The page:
Like so much of the book of Revelation, Revelation chapter 17 highlights a powerful image with a strong message. In contrast to the bride we see later in Revelation 21, John shows us a harlot. And it’s meant to make us uncomfortable because John wants us to see something: the seductive and pervasive power of evil will be defeated.
Revelation 17 is chocked full of powerful events and shocking imagery, and I would encourage you to read it in its entirety. Here is just a selection of it (Rev. 17:1–6):
Then one of the seven angels who had the seven bowls came and said to me, “Come, I will show you the judgment of the great prostitute who is seated on many waters, with whom the kings of the earth have committed sexual immorality, and with the wine of whose sexual immorality the dwellers on earth have become drunk.” And he carried me away in the Spirit into a wilderness, and I saw a woman sitting on a scarlet beast that was full of blasphemous names, and it had seven heads and ten horns. The woman was arrayed in purple and scarlet, and adorned with gold and jewels and pearls, holding in her hand a golden cup full of abominations and the impurities of her sexual immorality. And on her forehead was written a name of mystery: “Babylon the great, mother of prostitutes and of earth’s abominations.” And I saw the woman, drunk with the blood of the saints, the blood of the martyrs of Jesus.
When I saw her, I marveled greatly.
How do we apply the dramatic scene we see in these verses and throughout the chapter? Let me suggest three ways:
1. Remember the seductive and pervasive nature of evil.
I hope that the imagery of this passage will serve as a warning. Evil is seductive. It usually doesn’t look like a disaster. It looks attractive and appealing. Its pull is strong. It creates counterfeits to what is right, honorable, and pure. And you’ve got to understand this, because everything in our culture and world is moving toward the full acceptance and ingestion of what is contrary to God.
2. Understand that evil resides in both people and societies.
Sin is certainly individual. People do terrible things. But that’s not the only problem. Sin is a part of every culture, society, and man-made system. This reflects the spirit of Babylon. Grant Osborne writes in his commentary on the book of Revelation:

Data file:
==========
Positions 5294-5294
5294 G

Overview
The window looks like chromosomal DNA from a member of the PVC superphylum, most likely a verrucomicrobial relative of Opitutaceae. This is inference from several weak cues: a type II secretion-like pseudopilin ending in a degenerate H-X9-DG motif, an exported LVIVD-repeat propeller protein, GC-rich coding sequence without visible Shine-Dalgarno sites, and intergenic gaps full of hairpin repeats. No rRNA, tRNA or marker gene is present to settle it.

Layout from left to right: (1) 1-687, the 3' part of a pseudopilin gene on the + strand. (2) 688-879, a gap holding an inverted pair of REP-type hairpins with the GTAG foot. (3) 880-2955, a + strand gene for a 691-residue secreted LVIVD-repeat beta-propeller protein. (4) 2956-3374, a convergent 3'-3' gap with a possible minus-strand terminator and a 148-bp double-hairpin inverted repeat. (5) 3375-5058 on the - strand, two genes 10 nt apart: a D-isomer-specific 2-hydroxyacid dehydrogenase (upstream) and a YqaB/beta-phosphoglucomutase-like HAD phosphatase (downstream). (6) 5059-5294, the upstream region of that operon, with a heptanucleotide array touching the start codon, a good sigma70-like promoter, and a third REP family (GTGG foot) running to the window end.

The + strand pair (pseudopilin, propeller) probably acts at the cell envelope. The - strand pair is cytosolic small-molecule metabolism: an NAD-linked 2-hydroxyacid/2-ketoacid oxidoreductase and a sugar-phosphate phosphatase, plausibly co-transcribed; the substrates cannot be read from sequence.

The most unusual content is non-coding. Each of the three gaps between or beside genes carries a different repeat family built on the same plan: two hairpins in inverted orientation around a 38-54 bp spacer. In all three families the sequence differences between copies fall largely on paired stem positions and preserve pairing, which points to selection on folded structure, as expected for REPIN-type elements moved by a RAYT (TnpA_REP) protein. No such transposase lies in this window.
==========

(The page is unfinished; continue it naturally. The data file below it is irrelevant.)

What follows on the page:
Every great center of power that has prostituted its wealth and influences restores to life the spirit of ancient Babylon. The repulsive immorality, idolatry, luxury, and misuse of power that characterized Rome has been reproduced many times throughout history; and we must all recognize the same depravity in our way of life today.
3. Take refuge in the Lord of lords and King of kings.
If you truly feel the implications of this passage, it should make you realize that there’s no hope in you or in anything human beings can create. The only hope for human beings is a divine rescue operation where both humans and society are freed from the pervasive and seductive power of sin.
Evil is so bad that our only hope is a deliverance bought by Jesus, anchored in God’s sovereignty, and guaranteed by God’s will. The hope for the future is in him who was, who is, and who is to come.
The seductive and pervasive power of evil will be defeated!
They will make war on the Lamb, and the Lamb will conquer them, for he is Lord of lords and King of kings, and those with him are called and chosen and faithful (Rev. 17:14).
Christian, do you hear your hope? If you are with Christ, you are “called and chosen and faithful.”
The seductive and pervasive power of evil is defeated by the power of the King of kings and the Lord of lords.
 Grant R. Osborne, Revelation, Baker Exegetical Commentary on the New Testament (Grand Rapids, MI: Baker Academic, 2002), 628.